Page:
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Does Jolie’s Mastectomy Send the Right Message?

Heather Langone May 14, 2013

Angelina Goes Public with Her Double Mastectomy

The biggest healthcare right now is Angelina Jolie’s courageous step to go public with her decision to have a double mastectomy after discovering that she carried the BRCA1 gene. She not only went public but she wrote an Op-Ed piece for the NY Times about her experience. Jolie’s own mother of course–it has been widely publicized how much she idolized Marcheline Brand—died of ovarian cancer at 56. Faced with the prospect of repeating that same fate, Jolie chose to think of her children and make a very bold decision. She said in the Times piece when referring to how she explains the absence of her own mother to her children:

We often speak of “Mommy’s mommy,” and I find myself trying to explain the illness that took her away from us. They have asked if the same could happen to me. I have always told them not to worry, but the truth is I carry a “faulty” gene, BRCA1, which sharply increases my risk of developing breast cancer and ovarian cancer.

My doctors estimated that I had an 87 percent risk of breast cancer and a 50 percent risk of ovarian cancer, although the risk is different in the case of each woman.

After writing a thorough description of the operative and post-op experience, she goes on to say:

I wanted to write this to tell other women that the decision to have a mastectomy was not easy. But it is one I am very happy that I made. My chances of developing breast cancer have dropped from 87 percent to under 5 percent. I can tell my children that they don’t need to fear they will lose me to breast cancer.

Jolie’s Decision: Not a One-Size-Fits-All

While no one would deny that her decision  both to be proactive and to go public, is indeed brave, the concern is that when a celebrity speaks out about the “benefits” of anything, many people jump on board simply because a movie star said it was great. So it must be. And, in fairness some people are saying, that’s exactly why her published article is so important. Because many women will get tested for the gene and take their own proactive step toward better health. But the question is: will women without the BRCA1 marker and a history of female cancers, jump to this step out of fear?  Jolie says she came out publicly because for so many women, “Cancer is still a word that strikes fear into people’s hearts.”  So in her opinion this demystifies the process allowing women to take their power back. But will it also have the opposite effect for some?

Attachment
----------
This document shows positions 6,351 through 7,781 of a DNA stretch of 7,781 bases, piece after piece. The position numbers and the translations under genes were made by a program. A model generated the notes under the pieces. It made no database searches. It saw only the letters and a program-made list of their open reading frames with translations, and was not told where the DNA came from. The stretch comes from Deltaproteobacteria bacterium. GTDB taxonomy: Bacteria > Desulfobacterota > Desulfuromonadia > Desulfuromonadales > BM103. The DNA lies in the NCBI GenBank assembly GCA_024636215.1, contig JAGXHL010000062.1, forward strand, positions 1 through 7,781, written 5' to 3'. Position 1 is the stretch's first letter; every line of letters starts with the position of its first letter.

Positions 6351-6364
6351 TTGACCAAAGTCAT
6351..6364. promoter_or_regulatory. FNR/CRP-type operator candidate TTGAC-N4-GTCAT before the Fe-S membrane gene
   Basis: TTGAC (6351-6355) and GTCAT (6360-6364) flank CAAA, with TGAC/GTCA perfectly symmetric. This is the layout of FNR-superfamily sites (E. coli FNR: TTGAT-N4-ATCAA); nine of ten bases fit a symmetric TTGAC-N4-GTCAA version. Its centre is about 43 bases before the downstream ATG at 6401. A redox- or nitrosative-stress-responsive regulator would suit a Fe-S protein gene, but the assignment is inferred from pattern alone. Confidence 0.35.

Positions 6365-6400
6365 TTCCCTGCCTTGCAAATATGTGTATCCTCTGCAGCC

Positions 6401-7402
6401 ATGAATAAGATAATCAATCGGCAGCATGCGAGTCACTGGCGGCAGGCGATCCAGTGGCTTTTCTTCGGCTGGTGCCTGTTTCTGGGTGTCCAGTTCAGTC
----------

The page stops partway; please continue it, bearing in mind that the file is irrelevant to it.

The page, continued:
No one in the media seems to be addressing this side. People, particularly women think Jolie is essentially the perfect woman–the most beautiful, most wealthy, married to the best looking man and so on. So what does it say if this perfect woman, with access to the best healthcare decides that her best and/or only alternative is to premptively remove her breasts before getting Cancer. Yes, of course it is proactive. There is no dispute about that. But it was her individual decision. This may not be the right decision for everyone. It may not be covered by all insurance carriers and the reconstruction may not be as good depending on the hospital. Shouldn’t both sides be presented when addressing such a serious healthcare issue? And, quite frankly, she has the luxury of be able to take time to recover and she has exorbitant funds and childcare help. Does every woman have this benefit? One worries that in some cases this may cause a bit of panic and a rush in some cases to make a decision that should be highly personal and not be considered a fix for every woman. Can we at least talk about that before we just praise Jolie as if this is the answer for all woman? It was her answer. It was her choice and it should be noted that she had access to all the best options to make the right decision for her.

What do we tell the woman in Detroit who finds out she has the gene marker but  doesn’t have the money or the insurance? What do we tell her: Good luck it’s only a matter of time?  We need to be more careful when putting celebrities on a pedestal when it comes to healthcare decisions. It’s not a one size fits all. But we are all responsible for each other and for the information we diseminate.

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